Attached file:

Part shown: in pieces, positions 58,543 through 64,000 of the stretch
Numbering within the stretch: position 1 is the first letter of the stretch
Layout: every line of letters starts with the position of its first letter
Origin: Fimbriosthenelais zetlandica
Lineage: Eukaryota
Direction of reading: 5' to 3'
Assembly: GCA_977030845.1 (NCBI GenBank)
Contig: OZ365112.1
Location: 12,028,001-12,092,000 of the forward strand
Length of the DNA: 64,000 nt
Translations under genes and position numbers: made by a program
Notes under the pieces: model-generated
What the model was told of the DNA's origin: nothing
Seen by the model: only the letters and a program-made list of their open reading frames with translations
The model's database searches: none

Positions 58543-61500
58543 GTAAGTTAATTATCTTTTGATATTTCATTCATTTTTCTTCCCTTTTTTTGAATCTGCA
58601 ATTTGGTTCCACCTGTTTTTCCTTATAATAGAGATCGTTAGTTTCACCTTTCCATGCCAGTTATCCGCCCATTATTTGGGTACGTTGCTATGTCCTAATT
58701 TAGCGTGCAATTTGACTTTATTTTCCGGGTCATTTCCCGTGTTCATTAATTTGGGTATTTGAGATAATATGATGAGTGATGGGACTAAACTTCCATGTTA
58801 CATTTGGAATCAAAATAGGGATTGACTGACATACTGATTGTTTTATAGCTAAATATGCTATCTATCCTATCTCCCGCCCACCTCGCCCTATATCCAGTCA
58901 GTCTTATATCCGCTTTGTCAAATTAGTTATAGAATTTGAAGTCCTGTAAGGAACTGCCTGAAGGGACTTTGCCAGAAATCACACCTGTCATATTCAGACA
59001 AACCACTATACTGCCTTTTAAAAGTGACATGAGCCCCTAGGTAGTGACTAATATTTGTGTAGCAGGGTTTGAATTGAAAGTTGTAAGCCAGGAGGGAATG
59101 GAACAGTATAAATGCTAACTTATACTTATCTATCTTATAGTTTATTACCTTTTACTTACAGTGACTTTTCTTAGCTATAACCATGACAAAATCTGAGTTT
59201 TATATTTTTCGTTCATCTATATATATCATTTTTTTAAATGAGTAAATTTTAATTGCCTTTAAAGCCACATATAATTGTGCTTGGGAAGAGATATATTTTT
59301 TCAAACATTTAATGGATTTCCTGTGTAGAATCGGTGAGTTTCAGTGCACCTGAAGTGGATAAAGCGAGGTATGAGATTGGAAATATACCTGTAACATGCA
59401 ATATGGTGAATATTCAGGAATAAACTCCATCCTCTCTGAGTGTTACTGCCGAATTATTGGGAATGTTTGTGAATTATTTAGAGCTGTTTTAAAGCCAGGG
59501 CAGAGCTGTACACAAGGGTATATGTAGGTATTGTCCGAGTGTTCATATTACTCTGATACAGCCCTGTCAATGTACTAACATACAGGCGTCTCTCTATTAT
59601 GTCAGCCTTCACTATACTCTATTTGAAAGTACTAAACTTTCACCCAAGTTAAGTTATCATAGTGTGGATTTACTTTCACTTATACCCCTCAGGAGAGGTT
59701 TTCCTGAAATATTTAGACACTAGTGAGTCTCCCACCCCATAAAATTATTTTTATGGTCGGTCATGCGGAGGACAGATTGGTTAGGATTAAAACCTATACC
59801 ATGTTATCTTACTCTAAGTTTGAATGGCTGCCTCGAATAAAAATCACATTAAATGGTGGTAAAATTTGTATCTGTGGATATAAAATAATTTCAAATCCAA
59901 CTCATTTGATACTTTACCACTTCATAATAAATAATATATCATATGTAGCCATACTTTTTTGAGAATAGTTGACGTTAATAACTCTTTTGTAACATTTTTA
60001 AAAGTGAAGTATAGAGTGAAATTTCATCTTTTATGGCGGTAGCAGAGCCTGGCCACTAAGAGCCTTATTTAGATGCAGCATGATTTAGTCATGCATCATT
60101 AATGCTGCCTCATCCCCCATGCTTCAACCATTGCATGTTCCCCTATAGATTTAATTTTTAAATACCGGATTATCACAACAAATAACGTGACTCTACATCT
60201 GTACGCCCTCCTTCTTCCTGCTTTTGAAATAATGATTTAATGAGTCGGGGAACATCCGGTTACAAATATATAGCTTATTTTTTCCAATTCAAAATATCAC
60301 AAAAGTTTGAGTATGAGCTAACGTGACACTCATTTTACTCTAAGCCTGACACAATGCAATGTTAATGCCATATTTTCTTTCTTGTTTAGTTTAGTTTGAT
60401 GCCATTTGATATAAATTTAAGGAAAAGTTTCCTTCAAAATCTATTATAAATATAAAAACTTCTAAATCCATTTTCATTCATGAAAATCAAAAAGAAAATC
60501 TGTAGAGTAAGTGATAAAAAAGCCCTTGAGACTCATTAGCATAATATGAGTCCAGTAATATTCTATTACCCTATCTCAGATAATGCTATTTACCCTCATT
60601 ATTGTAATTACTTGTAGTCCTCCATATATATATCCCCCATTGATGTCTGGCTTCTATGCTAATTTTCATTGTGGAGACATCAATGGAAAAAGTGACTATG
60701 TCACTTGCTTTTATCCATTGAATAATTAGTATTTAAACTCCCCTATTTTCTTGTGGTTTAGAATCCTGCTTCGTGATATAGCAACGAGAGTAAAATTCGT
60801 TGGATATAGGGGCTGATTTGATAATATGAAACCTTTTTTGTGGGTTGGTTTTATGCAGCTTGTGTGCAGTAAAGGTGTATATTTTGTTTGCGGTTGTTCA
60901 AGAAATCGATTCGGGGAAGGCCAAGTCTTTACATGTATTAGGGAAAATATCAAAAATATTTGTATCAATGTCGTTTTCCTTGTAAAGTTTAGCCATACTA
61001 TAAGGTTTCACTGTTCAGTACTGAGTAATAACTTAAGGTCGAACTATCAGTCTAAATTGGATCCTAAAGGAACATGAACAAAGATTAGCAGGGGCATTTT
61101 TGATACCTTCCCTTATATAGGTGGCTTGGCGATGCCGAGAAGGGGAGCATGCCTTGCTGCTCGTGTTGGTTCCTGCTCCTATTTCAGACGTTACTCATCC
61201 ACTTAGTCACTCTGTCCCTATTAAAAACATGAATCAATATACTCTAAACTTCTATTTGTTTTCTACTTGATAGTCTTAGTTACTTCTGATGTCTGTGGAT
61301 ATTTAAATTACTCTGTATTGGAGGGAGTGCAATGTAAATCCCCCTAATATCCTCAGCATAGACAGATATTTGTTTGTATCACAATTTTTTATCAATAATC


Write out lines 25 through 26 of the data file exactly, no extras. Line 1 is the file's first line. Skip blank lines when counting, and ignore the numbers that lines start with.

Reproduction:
59301 TCAAACATTTAATGGATTTCCTGTGTAGAATCGGTGAGTTTCAGTGCACCTGAAGTGGATAAAGCGAGGTATGAGATTGGAAATATACCTGTAACATGCA
59401 ATATGGTGAATATTCAGGAATAAACTCCATCCTCTCTGAGTGTTACTGCCGAATTATTGGGAATGTTTGTGAATTATTTAGAGCTGTTTTAAAGCCAGGG